What My Grandmother Talked About When She Talked About Whiteness

How I Learned About the Lynching of My Cousin in the Tulsa Race Riots

Black men in Tulsa being marched under armed guard during the race massacre on June 1, 1921. (Department of Special Collections/McFarlin Library/University of Tulsa/AP).

I first learned of my cousin’s lynching when I was 10 years old.

My family never talked about his murder in my presence, and, to this day, I have not heard them discuss it since. It is almost as if it never happened. I wonder if our failure to discuss this is a coping mechanism; or, perhaps, an attempt to push the event into the back of our minds. We know there will never be anything resembling justice in the case; maybe it is easier to pretend like it never happened.  I only found out because my great-grandmother, a wizened old black woman whose face spoke of years of enduring the weight of patriarchy and white supremacy, accidently told me the story in the summer of 1992.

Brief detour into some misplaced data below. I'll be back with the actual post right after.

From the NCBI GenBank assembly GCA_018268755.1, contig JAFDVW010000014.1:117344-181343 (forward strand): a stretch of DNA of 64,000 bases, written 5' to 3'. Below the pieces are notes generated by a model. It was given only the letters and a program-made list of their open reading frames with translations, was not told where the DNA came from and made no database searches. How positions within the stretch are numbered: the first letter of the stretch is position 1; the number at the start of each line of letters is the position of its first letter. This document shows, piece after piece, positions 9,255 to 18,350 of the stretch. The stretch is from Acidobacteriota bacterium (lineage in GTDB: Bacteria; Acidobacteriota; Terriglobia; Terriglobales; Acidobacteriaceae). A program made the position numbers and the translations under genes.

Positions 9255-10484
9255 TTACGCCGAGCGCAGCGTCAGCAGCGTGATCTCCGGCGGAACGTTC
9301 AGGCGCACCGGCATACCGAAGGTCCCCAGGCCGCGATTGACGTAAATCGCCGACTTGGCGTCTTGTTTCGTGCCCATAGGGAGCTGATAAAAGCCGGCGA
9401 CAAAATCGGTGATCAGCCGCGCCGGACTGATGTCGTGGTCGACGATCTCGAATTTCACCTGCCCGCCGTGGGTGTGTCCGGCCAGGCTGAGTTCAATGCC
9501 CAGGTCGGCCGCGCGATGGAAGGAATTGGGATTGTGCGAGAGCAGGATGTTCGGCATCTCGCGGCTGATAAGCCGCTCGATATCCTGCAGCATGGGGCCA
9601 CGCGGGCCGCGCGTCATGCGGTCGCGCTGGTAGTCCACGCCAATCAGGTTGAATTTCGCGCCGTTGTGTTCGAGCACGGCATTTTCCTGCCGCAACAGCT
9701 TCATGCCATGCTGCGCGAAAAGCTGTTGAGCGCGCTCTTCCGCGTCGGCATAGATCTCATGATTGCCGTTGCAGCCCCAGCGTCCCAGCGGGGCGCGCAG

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Lawrence Ware is a professor of philosophy and diversity coordinator for Oklahoma State University’s Ethics Center. He can be reached at:  Law.writes@gmail.com.

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